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More than ever, Catholics need to grab on to the Rosary and to pray with all our might.  Because we are faced with situations in our private lives and in the Church that are very serious and confusing.

Let us take comfort in the fact that, for centuries, Catholics have turned to the Rosary to overcome problems big and small.

It has won battles, fought off heresies and wrought countless miracles. A multitude of saints and popes have endorsed it. Pope Pius IX declares, "Among all the devotions approved by the Church,  none has been so favored by so many miracles as the Rosary devotion." 

 

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The Rosary’s efficacy proven in history

We need only to recall how Pope Pius V convoked the Christian world to pray the Rosary to ask God for victory in the crusade against the Ottoman Turks which culminated in a famous sea battle at Lepanto in 1571. And when the Turkish fleet were repulsed and vanquished, the elated pontiff established the Feast of the Most Holy Rosary on October 7 in thanksgiving to the Mother of God.

There is also the story of eight German Jesuits who lived just a kilometer away from ground zero when the A-bomb exploded in Hiroshima, Japan in August 1945. They attributed their miraculous survival to observing the message of Fatima by praying the Rosary daily.[1]

And how can one explain the sudden pullout of the Russians from Austria in 1948? A striking quandary to military experts and historians, but not to men of faith who know that 70,000 Austrians under the leadership of Father Petrus Pavlicek prayed daily rosaries to drive the militant forces of atheistic Marxism from their country.[2]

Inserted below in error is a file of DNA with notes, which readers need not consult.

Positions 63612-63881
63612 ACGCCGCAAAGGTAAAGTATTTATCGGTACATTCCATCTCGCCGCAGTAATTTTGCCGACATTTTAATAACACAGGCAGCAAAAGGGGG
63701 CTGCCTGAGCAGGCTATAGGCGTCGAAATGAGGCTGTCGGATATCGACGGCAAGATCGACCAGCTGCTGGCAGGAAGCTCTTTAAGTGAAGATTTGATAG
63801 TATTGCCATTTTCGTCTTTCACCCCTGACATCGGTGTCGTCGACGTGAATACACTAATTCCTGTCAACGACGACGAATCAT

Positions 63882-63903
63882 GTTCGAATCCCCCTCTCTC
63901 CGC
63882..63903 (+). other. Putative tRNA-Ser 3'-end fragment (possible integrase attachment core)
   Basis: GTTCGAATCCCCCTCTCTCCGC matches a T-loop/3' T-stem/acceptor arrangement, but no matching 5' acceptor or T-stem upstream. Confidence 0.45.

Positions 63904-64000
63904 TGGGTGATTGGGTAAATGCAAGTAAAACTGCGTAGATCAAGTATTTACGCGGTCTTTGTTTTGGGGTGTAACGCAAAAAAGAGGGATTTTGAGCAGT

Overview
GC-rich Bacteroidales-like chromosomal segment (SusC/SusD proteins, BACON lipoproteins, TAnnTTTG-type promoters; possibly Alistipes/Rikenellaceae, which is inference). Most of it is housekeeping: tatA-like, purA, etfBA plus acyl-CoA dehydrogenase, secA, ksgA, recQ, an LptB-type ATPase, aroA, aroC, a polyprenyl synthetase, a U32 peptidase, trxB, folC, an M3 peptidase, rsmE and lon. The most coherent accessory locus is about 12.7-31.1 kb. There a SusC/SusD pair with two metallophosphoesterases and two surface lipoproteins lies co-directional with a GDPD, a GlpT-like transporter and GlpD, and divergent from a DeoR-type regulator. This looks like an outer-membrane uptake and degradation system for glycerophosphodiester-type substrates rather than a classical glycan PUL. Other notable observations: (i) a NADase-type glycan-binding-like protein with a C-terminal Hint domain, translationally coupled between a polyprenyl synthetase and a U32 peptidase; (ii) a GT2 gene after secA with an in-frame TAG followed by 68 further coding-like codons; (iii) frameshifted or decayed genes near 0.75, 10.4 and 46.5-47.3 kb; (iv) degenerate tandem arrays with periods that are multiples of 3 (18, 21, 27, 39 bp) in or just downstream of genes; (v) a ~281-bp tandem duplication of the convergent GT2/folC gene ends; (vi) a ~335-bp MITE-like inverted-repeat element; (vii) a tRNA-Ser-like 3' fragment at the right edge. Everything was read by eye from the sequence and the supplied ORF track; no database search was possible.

Never out of fashion

Nihil sub sole novum.( Ecclesiastes 1:10.) There is nothing new under the sun as the famous line goes. What more can be added to the glories of the Rosary?

This most revered of Catholic devotions never goes out of vogue. As one website reveals, personal testimonies show the power and relevance of the Rosary in our days. From something trivial as passing a driving test to escaping a horrendous vehicular accident unscathed, people keep having recourse to the Rosary.

 

Baghdad horror

A survivor’s gripping account gives yet again another convincing testimony of the power of the Rosary. A 25 year-old female student who lost her brother and her mother in the terrorists attack in the Chaldean Catholic Church in Baghdad on October 31, 2010 relates[3],


“Next to my brother, there was also a woman who was bleeding profusely.  She asked the terrorist: ‘Kill me, please, do not let me suffer any more.’ He answered her: "No, suffer; that way you will experience hell on earth and after your death."  And he repeated: "You are infidels, Allah ou akbar!"   And I, then, prayed the rosary, with my head bent down towards the floor.  A terrorist came and asked me: "What are you praying?  What do you venerate?  Do you venerate Christ?"  And then, some grenades exploded and we truly had the impression that the church was going to collapse on us.  I myself absolutely did not think that I would survive.  I prayed as if I was about to die.  It is Our Mother who saved us.”

 

Needed more than ever in our times

Amid that horrific bedlam and terrible carnage, the student courageously hung on to her rosary and prayed even as the Islamic terrorist accosted her. By the grace of God, she was spared from death.